Today, technological developments are transforming the methods and scope of public health: from remote-sensing technologies to GPS-enabled mobile devices; from Internet surveillance systems to cloud computing. Hard tech innovations, including artificial intelligence and machine learning, are reconfiguring the basis of epidemic surveillance. The collection and storage of big data is opening up new possibilities, but raising new concerns. This two-day interdisciplinary workshop at the University of Hong Kong brings together researchers and practitioners from science and technology studies, public health, medicine, history, and anthropology to reflect on the opportunities and challenges that these technologies present. While the focus is primarily on Asia, participants will also consider comparative case studies from other regions to shed light on the issues at stake in the datafication of contemporary health.

Date: May 17 – 18, 2018
Venues: CPD 2.42, 2/F, The Jockey Club Tower, The University of Hong Kong
Room A2-08 (MTC), 2/F, William M.W. Mong Block, 21 Sassoon Road, The University of Hong Kong


CRF Project “Making Modernity in East Asia: Technologies of Everyday Life, 19th – 21st Centuries” (RGC CRF The University of Hong Kong C7011-16G), Hong Kong Institute for the Humanities and Social Sciences, The University of Hong Kong

Centre for the Humanities and Medicine, The University of Hong Kong

School of Public Health, The University of Hong Kong

The WHO Collaborating Centre for Global Health Histories, University of York


May 17, 2018

Time Rundown
9:15 am – 9:30 am Welcome and Opening Remarks: Anarchitectures of Health
Robert Peckham (Centre for the Humanities and Medicine, HKU)

9:30 am – 10:15 am Global Health from Surveillance to Dataveillance: Tracking Contagion with Digital Biomarkers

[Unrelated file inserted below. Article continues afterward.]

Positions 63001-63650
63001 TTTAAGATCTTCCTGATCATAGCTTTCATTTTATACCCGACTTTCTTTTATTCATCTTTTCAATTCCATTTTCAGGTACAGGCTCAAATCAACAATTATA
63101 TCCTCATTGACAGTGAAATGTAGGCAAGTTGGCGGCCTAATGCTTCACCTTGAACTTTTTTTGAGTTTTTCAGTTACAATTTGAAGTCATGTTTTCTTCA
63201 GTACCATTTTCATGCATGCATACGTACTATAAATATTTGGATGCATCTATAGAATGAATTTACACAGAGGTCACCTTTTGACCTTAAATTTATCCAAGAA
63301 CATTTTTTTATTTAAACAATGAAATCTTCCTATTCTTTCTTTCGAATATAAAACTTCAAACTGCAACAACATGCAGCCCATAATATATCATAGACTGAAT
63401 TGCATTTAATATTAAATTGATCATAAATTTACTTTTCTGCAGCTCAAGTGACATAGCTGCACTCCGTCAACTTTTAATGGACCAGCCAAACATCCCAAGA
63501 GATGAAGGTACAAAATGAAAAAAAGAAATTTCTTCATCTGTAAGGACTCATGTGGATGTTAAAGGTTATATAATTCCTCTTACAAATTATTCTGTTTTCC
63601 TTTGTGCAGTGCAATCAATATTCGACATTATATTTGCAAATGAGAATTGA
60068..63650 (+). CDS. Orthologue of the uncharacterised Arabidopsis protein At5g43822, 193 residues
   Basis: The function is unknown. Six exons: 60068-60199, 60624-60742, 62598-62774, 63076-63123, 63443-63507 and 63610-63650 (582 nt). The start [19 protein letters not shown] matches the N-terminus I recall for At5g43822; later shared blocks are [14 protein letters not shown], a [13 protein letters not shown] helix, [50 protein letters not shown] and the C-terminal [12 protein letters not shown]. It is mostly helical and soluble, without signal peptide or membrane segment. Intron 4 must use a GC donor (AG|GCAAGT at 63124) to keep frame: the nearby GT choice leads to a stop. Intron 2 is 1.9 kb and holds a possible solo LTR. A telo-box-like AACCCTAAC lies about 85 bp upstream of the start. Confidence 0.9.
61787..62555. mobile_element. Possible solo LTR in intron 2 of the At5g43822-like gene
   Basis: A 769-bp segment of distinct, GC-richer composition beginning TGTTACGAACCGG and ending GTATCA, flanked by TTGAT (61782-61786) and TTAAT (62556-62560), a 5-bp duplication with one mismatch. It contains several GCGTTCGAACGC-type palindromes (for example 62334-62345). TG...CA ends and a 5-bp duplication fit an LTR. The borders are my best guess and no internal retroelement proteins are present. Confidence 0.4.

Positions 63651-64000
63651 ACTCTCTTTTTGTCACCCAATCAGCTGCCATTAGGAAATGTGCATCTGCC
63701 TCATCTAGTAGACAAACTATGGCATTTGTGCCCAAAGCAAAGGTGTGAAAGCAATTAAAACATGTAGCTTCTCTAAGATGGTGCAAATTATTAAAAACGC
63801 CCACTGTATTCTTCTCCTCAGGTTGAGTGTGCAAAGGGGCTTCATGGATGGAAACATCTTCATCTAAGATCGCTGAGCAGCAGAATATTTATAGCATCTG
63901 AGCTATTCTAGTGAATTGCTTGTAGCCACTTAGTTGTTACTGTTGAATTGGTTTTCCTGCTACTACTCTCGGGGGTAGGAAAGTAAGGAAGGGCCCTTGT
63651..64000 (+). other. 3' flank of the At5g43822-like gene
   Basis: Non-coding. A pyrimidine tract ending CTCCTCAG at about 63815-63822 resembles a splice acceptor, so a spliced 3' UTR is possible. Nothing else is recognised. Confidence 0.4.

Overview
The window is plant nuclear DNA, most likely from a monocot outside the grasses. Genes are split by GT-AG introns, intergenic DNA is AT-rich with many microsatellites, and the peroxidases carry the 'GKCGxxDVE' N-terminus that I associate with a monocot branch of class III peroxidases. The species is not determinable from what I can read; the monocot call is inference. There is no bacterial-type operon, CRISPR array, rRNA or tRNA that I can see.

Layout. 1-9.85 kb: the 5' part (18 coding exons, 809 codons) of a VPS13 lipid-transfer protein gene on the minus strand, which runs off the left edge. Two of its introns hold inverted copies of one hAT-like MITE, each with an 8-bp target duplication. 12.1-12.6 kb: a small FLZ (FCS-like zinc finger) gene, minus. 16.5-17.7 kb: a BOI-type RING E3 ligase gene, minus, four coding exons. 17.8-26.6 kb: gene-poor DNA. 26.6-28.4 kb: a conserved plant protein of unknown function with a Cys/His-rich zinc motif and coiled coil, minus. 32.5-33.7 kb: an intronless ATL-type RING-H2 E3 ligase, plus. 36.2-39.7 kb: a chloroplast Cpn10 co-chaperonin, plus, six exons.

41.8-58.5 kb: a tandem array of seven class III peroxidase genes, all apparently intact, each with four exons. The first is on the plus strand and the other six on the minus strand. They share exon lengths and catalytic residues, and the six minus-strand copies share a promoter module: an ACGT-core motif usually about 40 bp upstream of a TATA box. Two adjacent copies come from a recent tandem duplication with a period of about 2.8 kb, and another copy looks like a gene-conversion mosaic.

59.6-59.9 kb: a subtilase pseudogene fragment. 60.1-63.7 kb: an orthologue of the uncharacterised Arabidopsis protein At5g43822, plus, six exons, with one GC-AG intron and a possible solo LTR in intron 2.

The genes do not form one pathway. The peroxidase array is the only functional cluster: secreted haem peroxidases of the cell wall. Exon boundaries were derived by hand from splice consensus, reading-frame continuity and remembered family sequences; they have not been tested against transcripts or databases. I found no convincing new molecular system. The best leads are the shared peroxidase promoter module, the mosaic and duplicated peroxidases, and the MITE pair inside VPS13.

Kirsten Ostherr (Rice University)

10:30 am – 12:15 pm Session 1: Phones
Chair: Thomas Abraham (Journalism and Media Studies Centre, HKU)

Going Mobile: A Digitally Connected Future for Healthcare
Valérian Turbé (University College London/i-sense)

Who Benefits from New Public Health Technology? Perspectives from the Thai-Myanmar Border
Daniel Parker (University of California, Irvine)

Mapping Social and Geographical Exclusion via Mobiles: Bounded Cosmopolitanism
Arul Chib (Nanyang Technological University, Singapore)


2:00 pm – 4:00 pm Session 2: Drones
Chair: Mark Clifford (Asia Business Council/Department of History, HKU)

Mapping Infectious Disease Risks: A Case Study Using Drones for Epidemiological Research in Malaysian Borneo
Kimberly Fornace (London School of Hygiene and Tropical Medicine)

Yonah: The Story that Wasn’t Supposed to Happen
Ong Tian Chang and David Pong (Yonah, Singapore)

Implementation of a Drone Delivery Service
Ansgar Kadura (Wingcopter, Germany)

Vertical Geopolitics and the Futures of the Biomedical Drone
Robert Peckham and Ria Sinha (Centre for the Humanities and Medicine, HKU)


May 18, 2018

9:30 am – 10:45 am Session 3: Securing Health: From Device to Tool

Social Media: A Tool to Promote Childhood Influenza Vaccination?
Julie Qiuyan Liao (School of Public Health, HKU)

The Archipelago of Care: Connected Isolation in the Pan-African e-Network
Vincent Duclos (Drexel University)

11:00 am – 11:30 am Concluding Plenary

Phones, Drones and Global Health Security
Rosanna Peeling (London School of Hygiene and Tropical Medicine)

11:30 am – 12:15 pm Roundtable Discussion

2:30 pm – 4:30 pm WHO Global Health Histories Seminar: Strategies of Anti-Panic: A New Approach to Epidemic Panic (Room A2-08 (MTC) 2/F William M.W. Mong Block, Faculty of Medicine Building, 21 Sassoon Road, The University of Hong Kong)

With the participation of:
Sanjoy Bhattacharya (Centre for Global Health Histories, University of York)
Keiji Fukuda (School of Public Health, HKU)
Kirsten Ostherr (Medical Futures Lab, Rice University)
Robert Peckham (Centre for the Humanities and Medicine, HKU)


Poster 1: International Workshop on “Phones, Drones & Disease”

Poster 2: Global Health Histories Seminar 106

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